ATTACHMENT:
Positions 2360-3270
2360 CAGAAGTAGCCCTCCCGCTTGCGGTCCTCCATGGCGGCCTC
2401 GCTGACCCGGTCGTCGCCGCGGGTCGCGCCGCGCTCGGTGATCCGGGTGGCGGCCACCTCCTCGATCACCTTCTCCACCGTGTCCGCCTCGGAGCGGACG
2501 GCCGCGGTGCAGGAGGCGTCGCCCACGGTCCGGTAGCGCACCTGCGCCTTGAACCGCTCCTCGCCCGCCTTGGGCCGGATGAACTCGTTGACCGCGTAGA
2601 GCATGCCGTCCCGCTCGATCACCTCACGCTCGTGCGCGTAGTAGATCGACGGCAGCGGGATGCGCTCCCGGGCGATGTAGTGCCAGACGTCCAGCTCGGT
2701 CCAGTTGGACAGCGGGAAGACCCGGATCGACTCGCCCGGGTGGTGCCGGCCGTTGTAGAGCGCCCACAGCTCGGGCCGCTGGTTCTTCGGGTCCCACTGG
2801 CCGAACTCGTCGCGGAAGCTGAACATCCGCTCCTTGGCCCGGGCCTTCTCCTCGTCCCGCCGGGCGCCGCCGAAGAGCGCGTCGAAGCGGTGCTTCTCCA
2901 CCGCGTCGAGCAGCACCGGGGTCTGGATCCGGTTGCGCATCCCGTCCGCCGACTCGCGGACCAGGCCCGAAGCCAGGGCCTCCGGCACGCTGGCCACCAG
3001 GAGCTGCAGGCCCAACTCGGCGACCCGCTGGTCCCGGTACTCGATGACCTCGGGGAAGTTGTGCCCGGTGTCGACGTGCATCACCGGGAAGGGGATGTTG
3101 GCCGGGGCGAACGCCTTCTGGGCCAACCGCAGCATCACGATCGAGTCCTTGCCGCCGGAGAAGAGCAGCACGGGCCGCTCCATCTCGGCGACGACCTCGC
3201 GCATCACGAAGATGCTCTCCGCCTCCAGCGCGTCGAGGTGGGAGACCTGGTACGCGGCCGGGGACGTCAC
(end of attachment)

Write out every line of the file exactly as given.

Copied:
Positions 2360-3270
2360 CAGAAGTAGCCCTCCCGCTTGCGGTCCTCCATGGCGGCCTC
2401 GCTGACCCGGTCGTCGCCGCGGGTCGCGCCGCGCTCGGTGATCCGGGTGGCGGCCACCTCCTCGATCACCTTCTCCACCGTGTCCGCCTCGGAGCGGACG
2501 GCCGCGGTGCAGGAGGCGTCGCCCACGGTCCGGTAGCGCACCTGCGCCTTGAACCGCTCCTCGCCCGCCTTGGGCCGGATGAACTCGTTGACCGCGTAGA
2601 GCATGCCGTCCCGCTCGATCACCTCACGCTCGTGCGCGTAGTAGATCGACGGCAGCGGGATGCGCTCCCGGGCGATGTAGTGCCAGACGTCCAGCTCGGT
2701 CCAGTTGGACAGCGGGAAGACCCGGATCGACTCGCCCGGGTGGTGCCGGCCGTTGTAGAGCGCCCACAGCTCGGGCCGCTGGTTCTTCGGGTCCCACTGG
2801 CCGAACTCGTCGCGGAAGCTGAACATCCGCTCCTTGGCCCGGGCCTTCTCCTCGTCCCGCCGGGCGCCGCCGAAGAGCGCGTCGAAGCGGTGCTTCTCCA
2901 CCGCGTCGAGCAGCACCGGGGTCTGGATCCGGTTGCGCATCCCGTCCGCCGACTCGCGGACCAGGCCCGAAGCCAGGGCCTCCGGCACGCTGGCCACCAG
3001 GAGCTGCAGGCCCAACTCGGCGACCCGCTGGTCCCGGTACTCGATGACCTCGGGGAAGTTGTGCCCGGTGTCGACGTGCATCACCGGGAAGGGGATGTTG
3101 GCCGGGGCGAACGCCTTCTGGGCCAACCGCAGCATCACGATCGAGTCCTTGCCGCCGGAGAAGAGCAGCACGGGCCGCTCCATCTCGGCGACGACCTCGC
3201 GCATCACGAAGATGCTCTCCGCCTCCAGCGCGTCGAGGTGGGAGACCTGGTACGCGGCCGGGGACGTCAC